Peter Mandelson, the Mephistopheles of the now deposed Blair and Brown U.K. Labour governments, is famous for remarking that he was “intensely relaxed about people getting filthy rich” so long as they paid their taxes. We are often addressed as “taxpayers” these days, a tactic allowing us to be, simultaneously, put-upon victims and complicit in maneuvers to produce and sustain the grossest inequalities.
The one-time London boss of a large international bank was recalling on the radio the other day that 20 years ago he earned five times his secretary’s salary. The man filling that job now earns more than 500 times his secretary’s salary. A recent survey established that 74 percent of Britons regard themselves as middle-class and only 26 percent as working-class (a big drop). No one, apparently, is prepared to describe themselves as upper-class. So has one kind of equality been gained at the expense of another?
We all know now that a top-class footballer (not the very best, but one who plays for a top team) expects to earn in a week about six times the average annual U.K. salary. Such anomalies abound, and have been exacerbated by the recession. We’re enjoined to take them in stride because “we’re all in this together.”
Rummaging through Great Aunt Edith’s papers, I found a letter my father had written her in 1918, when he was 12:
I have thought out a scheme for people doing without money. People are always to receive enough to keep them vegitating (to vegitate they needn’t work); but to have luxuries and live, they must work. The right to have more than just enough to keep body and soul together, is the payment of labour. The value of the certificate varies according to the amount of work performed, and the certificates are used accordingly.
He and my great aunt admired Alexander Kerensky, the Russian socialist who was ousted as prime minister of the Duma after Vladimir Lenin’s election in late 1917. (Indeed, Edith had heard Kerensky lecture in London and wrote to her nephew that he had a mouth like a letterbox. She wondered whether the Russian language required mouths to be shaped like that one.)
Today, I am struck by the absence of “need” in discussions of pay and bonuses and taxes. My father grew up to be a pianist rather than an economist. Money, debt, even mortgages, terrified him all his life. But he knew something about having more or less than you “need.” I have just discovered that my Barclays deposit account paid me under 1 percent interest on the small amount I have sitting there; that same sum was taxed at 20 percent. I can’t help wondering what the big boss of Barclays, CEO Robert Diamond, can “need” all his money for (£43 million last year in salary and bonuses). We’re not allowed to ask: It might look like envy. Does he ever meditate on the discrepancy between his “need” for all that money and the “need” most of the world’s population knows all too well?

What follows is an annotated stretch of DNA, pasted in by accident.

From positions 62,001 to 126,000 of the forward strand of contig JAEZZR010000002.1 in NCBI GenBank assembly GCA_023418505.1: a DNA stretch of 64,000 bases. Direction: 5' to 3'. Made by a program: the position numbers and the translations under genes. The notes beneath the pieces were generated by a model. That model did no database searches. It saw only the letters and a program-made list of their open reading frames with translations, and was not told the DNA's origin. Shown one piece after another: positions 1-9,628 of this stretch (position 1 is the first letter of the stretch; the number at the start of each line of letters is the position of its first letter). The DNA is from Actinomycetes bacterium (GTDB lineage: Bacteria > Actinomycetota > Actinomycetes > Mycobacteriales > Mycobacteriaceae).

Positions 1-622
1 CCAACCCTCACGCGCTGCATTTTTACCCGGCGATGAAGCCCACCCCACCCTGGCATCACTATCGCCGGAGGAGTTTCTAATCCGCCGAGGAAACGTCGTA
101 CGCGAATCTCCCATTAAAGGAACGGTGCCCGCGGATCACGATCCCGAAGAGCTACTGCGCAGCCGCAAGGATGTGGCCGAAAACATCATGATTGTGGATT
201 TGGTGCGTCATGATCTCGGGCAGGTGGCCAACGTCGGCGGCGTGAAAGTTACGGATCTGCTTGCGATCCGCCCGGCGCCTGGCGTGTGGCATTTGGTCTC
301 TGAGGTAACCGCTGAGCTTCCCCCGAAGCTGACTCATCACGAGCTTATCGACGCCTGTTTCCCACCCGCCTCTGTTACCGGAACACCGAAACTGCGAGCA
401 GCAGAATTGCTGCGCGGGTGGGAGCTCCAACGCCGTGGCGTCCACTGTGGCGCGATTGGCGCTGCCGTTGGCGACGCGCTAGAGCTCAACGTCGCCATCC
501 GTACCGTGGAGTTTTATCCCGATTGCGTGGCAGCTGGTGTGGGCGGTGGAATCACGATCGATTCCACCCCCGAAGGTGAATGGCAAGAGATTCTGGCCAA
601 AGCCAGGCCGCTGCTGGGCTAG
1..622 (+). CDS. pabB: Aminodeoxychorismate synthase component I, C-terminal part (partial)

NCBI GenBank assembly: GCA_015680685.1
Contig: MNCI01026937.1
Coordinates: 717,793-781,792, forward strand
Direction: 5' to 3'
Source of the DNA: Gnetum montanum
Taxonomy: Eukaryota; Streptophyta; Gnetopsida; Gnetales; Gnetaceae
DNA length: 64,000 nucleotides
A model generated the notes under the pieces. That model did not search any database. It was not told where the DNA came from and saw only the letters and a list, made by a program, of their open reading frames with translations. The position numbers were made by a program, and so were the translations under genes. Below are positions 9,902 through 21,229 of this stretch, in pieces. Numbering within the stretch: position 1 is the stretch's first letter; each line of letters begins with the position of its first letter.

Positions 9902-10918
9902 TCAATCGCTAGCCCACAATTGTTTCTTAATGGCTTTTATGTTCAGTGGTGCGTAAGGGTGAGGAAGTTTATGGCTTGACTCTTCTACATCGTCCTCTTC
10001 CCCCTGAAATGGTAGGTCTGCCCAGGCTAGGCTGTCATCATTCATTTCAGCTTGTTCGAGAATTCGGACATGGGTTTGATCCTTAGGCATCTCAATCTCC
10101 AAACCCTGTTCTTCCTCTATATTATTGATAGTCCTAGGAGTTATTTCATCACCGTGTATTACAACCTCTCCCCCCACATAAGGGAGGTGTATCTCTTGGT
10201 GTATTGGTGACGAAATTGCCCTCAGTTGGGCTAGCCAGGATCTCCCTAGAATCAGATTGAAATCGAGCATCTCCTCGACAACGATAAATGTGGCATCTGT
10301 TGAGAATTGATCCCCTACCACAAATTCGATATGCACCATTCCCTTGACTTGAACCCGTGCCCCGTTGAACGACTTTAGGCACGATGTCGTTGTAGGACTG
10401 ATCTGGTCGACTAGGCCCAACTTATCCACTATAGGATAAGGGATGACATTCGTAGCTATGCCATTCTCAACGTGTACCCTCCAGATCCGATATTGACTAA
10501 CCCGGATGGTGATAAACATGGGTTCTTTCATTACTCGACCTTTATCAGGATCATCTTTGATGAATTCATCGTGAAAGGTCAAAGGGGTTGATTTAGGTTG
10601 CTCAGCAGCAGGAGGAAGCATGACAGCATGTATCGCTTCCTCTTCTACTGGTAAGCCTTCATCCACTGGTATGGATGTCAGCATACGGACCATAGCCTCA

Will Hutton, a British writer on economics, was asked last year by the new Conservative-Liberal coalition government to “investigate the idea of capping senior executive public-sector pay at 20 times the lowest-paid person in any public body, but also to examine to what extent such a multiple could become a wider social norm.” He rejected that as an impossible brief (though he doesn’t explain why it is impossible, beyond assuring us that it would be “unfair”).
Instead, he has proposed a “revolution in transparency” and the introduction of fines and penalties as well as bonuses. Hutton’s report will no doubt be kicked into the long grass like most such reports, on the grounds that administering his scheme would require a vast monitoring paraphernalia, itself subject to penalties and bonuses of its own.
The Spirit Level, by Richard Wilkinson and Kate Pickett, makes a persuasive case for inequality being more detrimental to societies than poverty: eroding trust, increasing anxiety and illness, encouraging excessive consumption, and so on. There was a huge march through London some weeks ago, a mustering of discontents, more than a quarter of a million people brought together by their anger and doubt about the government’s cuts and its dismantling of the welfare state. I hobbled my way to Hyde Park to wave a flag for those forgotten things: equality and need.